Google stepped up its relentless assault on Microsoft's desktop dominance today with the announcement it's offering a cloud-based email backup and disaster recovery service for Microsoft Exchange -- for around half the price of Microsoft's quoted cost. Conveniently, the service also provides a first step for organizations to move from, say, Microsoft Office to Google Apps.
Dubbed Google Message Continuity, the service is designed to ensure that users of Microsoft Exchange 2003 or 2007 maintain access to their email during planned or unplanned Exchange outages. Part of Google's Postini email service, Google Message Continuity synchronizes an organization's on-premises Exchange accounts, allowing users to get at their messages via Gmail, whether or not the organization's Exchange servers are up and running. Once servers come back up, the service syncs with them, updating to reflect messages sent and received during the outage, as well as changes made to message states.
With this service, Google clearly has its sights sets on luring Microsoft users to its own cloud offerings. First, as noted, the service gives users access to all their Exchange messages via the Gmail interface. That way, users could theoretically get comfortable firing up Gmail in their browser to access messages, contacts, and calendars -- instead of opening up Exchange.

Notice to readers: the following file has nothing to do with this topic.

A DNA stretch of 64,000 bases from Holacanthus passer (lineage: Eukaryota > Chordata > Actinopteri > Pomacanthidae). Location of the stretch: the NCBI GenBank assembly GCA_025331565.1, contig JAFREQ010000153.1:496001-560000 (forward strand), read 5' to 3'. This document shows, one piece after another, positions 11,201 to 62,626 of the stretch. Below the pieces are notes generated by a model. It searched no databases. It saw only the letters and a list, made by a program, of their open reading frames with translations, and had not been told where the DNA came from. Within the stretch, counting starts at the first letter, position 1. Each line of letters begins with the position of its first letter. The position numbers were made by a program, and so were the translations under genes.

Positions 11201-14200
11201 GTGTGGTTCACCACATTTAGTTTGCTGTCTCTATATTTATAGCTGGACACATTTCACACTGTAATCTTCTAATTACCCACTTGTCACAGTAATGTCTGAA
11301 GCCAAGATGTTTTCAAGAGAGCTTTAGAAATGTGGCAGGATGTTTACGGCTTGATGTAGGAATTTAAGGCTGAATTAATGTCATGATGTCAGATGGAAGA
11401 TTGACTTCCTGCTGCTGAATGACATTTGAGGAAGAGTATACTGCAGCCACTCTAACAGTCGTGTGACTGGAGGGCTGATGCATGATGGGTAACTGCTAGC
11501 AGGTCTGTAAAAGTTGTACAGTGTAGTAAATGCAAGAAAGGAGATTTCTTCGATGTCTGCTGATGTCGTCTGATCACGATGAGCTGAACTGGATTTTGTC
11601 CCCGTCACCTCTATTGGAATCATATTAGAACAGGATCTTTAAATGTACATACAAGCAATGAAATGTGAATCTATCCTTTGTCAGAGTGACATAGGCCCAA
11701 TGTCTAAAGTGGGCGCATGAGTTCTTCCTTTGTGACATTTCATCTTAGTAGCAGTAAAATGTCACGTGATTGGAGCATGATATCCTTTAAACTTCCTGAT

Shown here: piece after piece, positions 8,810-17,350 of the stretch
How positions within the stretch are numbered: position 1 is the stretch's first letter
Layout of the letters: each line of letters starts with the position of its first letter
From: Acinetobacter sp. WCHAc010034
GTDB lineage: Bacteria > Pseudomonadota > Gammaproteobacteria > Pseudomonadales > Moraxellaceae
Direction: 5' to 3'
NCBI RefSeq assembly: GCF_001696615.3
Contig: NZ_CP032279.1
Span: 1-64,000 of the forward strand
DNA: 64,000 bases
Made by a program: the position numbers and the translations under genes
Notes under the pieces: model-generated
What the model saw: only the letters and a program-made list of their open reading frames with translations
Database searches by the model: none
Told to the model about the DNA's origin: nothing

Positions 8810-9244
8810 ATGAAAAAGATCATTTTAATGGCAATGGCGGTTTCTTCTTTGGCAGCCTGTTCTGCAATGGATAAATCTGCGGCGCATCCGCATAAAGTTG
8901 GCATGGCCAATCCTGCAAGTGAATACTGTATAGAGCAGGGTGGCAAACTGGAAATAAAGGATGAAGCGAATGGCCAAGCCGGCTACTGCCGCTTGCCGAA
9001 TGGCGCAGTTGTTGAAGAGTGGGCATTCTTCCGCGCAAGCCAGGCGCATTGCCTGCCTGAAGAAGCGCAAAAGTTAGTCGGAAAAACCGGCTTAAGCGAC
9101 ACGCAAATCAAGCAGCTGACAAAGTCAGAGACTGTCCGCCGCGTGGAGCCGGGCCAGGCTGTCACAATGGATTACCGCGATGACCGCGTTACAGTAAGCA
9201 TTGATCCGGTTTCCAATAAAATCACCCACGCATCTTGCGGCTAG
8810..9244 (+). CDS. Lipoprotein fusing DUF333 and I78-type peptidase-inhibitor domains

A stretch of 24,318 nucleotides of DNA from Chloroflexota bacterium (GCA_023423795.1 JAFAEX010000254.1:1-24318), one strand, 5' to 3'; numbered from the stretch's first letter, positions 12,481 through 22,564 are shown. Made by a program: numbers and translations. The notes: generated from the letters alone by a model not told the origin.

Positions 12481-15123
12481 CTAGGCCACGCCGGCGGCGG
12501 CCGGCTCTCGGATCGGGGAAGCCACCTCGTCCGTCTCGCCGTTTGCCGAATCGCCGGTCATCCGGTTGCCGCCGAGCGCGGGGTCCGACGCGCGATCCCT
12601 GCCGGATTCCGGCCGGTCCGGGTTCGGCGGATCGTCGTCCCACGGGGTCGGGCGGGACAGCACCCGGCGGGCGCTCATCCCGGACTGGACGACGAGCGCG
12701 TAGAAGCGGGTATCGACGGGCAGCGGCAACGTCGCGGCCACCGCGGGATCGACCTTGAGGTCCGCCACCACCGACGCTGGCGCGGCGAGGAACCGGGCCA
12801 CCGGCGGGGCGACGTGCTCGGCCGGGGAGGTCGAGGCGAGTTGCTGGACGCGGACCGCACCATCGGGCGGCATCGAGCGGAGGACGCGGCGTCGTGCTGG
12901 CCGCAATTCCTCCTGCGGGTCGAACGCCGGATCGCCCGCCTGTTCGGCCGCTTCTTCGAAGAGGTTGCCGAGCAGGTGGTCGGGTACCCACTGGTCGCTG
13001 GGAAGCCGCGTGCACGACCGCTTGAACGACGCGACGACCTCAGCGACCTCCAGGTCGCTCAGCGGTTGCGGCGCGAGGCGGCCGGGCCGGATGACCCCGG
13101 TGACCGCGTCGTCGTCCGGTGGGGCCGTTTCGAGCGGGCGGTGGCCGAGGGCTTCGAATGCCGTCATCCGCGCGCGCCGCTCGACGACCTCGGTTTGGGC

Second, Google is pitching the Message Continuity Service as "a smooth bridge" from Exchange to Google Apps: "If you decide to deploy Google Apps, you won't need to migrate any email data since Google Message Continuity will have already done so via synchronization."
Finally, Google is offering the service for $25 per users per year for new customers and $13 per year for current Postini customers, about half the cost of Microsoft's backup Exchange service.
This article, "Google wants to back up your Microsoft Exchange for less," was originally published at InfoWorld.com. Get the first word on what the important tech news really means with the InfoWorld Tech Watch blog.